Editor Alison McCook comes to us after working with both Adam and Ivan over the years, including as Ivan’s deputy at The Scientist. She took over his role there when he left in 2008. After The Scientist, she did stints at Nature in the Features and Comment section, where she edited a piece on reproducibility that was the first to report that the vast majority of landmark papers in preclinical cancer research were not reproducible, sparking much discussion since. Ever since her first full-time science writing gig as a staff writer at Reuters Health, Alison has been interested in the complexities of running a lab, and how no story is ever black and white — especially in the case of fraud.
Alison, Shannon (see below), and Cat (see below) were hired thanks to the generosity of the MacArthur Foundation.
Researcher Alison Abritis recently received her Ph.D. in Public Health, with a concentration in toxicology and risk assessment. Her dissertation focused on retractions and corrections, or the lack thereof, arising from misconduct findings by the Office of Research Integrity (ORI). She found that less than half of the findings resulted in a published retraction or correction, and even fewer had the misconduct indicated as cause for the published notice.
To learn more about Alison, follow her on Twitter (@AlisonAbritis) or send her an email at aabritis[at]gmail.com.
Alison Abritis and Dalmeet (see below) were hired thanks to the generosity of the Laura and John Arnold Foundation.
Staff writer Victoria Stern first began working with editor Alison McCook at The Scientist in 2009. Since then, she went on to develop a freelance career, working for Medscape, Scientific American Mind (where she became a contributing editor), General Surgery News, and Reuters Health. She studied chemistry at Swarthmore College and science writing at New York University. She is based in London, UK.
You can reach her at victoria.stern [at] gmail.com, and check out her website.
Staff writer Andrew P. Han comes to Retraction Watch and the Center for Scientific Integrity from GenomeWeb, where he covered the explosion of CRISPR/Cas9 into the research and biotech scene over the last two and a half years. He has also freelanced for Wired.com, Popular Mechanics.com, Newsweek, and Food & Wine.
Andy’s beat at Retraction Watch will of course be retractions, but he’ll also be helping us broaden our coverage of the intersection between scientific misconduct at the law — so if you have court documents or stories, send them along.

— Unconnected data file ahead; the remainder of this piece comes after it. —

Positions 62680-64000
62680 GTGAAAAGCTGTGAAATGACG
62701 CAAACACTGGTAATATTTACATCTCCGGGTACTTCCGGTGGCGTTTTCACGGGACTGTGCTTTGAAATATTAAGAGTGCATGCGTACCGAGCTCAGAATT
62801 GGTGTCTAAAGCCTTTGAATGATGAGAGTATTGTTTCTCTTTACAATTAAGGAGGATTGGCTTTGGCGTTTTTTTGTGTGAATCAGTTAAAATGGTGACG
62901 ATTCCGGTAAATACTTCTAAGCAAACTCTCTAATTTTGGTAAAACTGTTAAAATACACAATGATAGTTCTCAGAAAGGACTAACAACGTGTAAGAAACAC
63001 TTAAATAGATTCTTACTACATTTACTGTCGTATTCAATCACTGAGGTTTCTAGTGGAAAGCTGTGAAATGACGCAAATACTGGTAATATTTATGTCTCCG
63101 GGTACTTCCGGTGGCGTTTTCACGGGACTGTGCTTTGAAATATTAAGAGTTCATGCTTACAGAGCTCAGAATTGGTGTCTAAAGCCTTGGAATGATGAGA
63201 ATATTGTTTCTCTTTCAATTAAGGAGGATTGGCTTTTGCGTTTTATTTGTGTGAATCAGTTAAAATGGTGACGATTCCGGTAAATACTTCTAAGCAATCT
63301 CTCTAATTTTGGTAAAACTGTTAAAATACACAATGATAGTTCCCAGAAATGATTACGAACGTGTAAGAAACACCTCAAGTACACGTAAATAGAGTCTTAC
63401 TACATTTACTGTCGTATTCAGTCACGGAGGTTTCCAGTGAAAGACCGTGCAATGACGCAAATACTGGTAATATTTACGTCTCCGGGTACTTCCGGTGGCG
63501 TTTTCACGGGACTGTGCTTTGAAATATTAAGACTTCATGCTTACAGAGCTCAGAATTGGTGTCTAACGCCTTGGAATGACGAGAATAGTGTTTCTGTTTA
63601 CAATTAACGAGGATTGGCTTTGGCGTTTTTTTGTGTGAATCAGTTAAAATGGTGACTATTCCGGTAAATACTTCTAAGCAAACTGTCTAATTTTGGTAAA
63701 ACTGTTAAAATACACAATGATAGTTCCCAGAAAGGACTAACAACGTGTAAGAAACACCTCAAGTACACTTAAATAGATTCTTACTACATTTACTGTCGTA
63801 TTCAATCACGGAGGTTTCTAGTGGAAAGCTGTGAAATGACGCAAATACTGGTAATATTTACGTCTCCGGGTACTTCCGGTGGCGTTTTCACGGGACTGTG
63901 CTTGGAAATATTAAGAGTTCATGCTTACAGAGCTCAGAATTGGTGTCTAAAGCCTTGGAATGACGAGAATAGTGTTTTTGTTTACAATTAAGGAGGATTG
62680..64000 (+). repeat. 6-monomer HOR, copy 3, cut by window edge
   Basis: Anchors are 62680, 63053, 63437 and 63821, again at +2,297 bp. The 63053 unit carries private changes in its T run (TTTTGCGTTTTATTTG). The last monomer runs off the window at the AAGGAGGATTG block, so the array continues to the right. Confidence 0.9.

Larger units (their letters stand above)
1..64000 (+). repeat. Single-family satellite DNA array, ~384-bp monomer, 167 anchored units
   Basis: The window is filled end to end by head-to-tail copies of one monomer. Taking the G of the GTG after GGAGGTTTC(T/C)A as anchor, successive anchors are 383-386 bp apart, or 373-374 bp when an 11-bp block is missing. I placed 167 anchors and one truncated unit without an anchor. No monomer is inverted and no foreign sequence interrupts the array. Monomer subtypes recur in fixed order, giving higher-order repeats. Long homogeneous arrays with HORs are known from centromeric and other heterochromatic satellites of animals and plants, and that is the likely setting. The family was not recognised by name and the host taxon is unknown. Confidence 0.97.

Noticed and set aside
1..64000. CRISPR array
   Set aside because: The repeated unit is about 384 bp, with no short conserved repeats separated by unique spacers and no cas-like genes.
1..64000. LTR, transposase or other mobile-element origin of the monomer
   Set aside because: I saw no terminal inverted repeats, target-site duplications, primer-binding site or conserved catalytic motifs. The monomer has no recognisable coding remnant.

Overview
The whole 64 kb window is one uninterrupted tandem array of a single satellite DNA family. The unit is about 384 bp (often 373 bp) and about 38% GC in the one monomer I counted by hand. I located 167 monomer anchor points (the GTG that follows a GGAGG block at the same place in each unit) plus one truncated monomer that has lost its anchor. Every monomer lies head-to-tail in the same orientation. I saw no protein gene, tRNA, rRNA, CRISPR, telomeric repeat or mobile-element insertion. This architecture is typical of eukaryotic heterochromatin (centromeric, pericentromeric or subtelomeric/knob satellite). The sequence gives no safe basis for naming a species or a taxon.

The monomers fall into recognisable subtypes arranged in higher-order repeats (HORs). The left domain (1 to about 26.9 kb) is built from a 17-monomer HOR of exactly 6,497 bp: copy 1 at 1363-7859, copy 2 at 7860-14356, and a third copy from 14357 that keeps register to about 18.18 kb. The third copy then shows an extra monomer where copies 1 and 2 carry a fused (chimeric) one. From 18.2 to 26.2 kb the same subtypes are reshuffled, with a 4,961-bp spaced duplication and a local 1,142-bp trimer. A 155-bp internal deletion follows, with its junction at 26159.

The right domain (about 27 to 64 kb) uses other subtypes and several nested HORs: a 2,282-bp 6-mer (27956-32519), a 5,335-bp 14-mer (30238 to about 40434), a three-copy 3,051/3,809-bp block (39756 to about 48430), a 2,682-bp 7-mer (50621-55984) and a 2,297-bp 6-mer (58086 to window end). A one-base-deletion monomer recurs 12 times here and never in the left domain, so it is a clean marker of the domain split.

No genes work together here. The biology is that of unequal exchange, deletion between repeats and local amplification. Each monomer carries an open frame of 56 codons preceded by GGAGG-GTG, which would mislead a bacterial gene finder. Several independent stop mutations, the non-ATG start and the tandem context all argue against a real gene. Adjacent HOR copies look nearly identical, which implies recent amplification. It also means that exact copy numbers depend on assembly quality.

Andy studied astronomy and the history of science at Dartmouth College and science journalism at New York University, where he first met co-founder Ivan Oransky. Adam Marcus was also a guest lecturer in Ivan’s class that year.
He’s based in Brooklyn, NY. You can reach him at andrew.phillip.han [at] gmail.com.
Andy was hired thanks to the generosity of the Helmsley Charitable Trust.
Former staff: Cat Ferguson was Retraction Watch’s first intern — and was our first staff writer. She came to us from the University of California, Santa Cruz’s Science Communication Program and had already written for the New Yorker online, and for New Scientist, among other outlets. She’s now a reporter at BuzzFeed. To learn more about Cat, check out her website.
Former staff writer Shannon Palus has written for Discover, Slate, The Atlantic, and a host of other publications. She has a B.Sc. in physics, with a minor in anthropology, from McGill, where she worked at The McGill Daily. Since graduating, she’s worked as an intern at Idaho National Lab and as a fact-checker for publications including Popular Science.
Former staff writer Dalmeet Singh Chawla has been freelancing since June 2014, focusing on innovations in scholarly publishing, along with peer review, authorship and publisher policies. His work has appeared in Nature, Science, The Economist, The Sunday Times, New Scientist, The Observer, Times Higher Education, The Scientist and more. In September 2015, he was shortlisted for the ‘Outstanding Young Journalist’ Award, which is part of the Asian Media Awards 2015 (hosted by ITV), for his freelance reporting. He has a BSc degree in biochemistry from University College London, and an MSc in Science Communication from Imperial College London.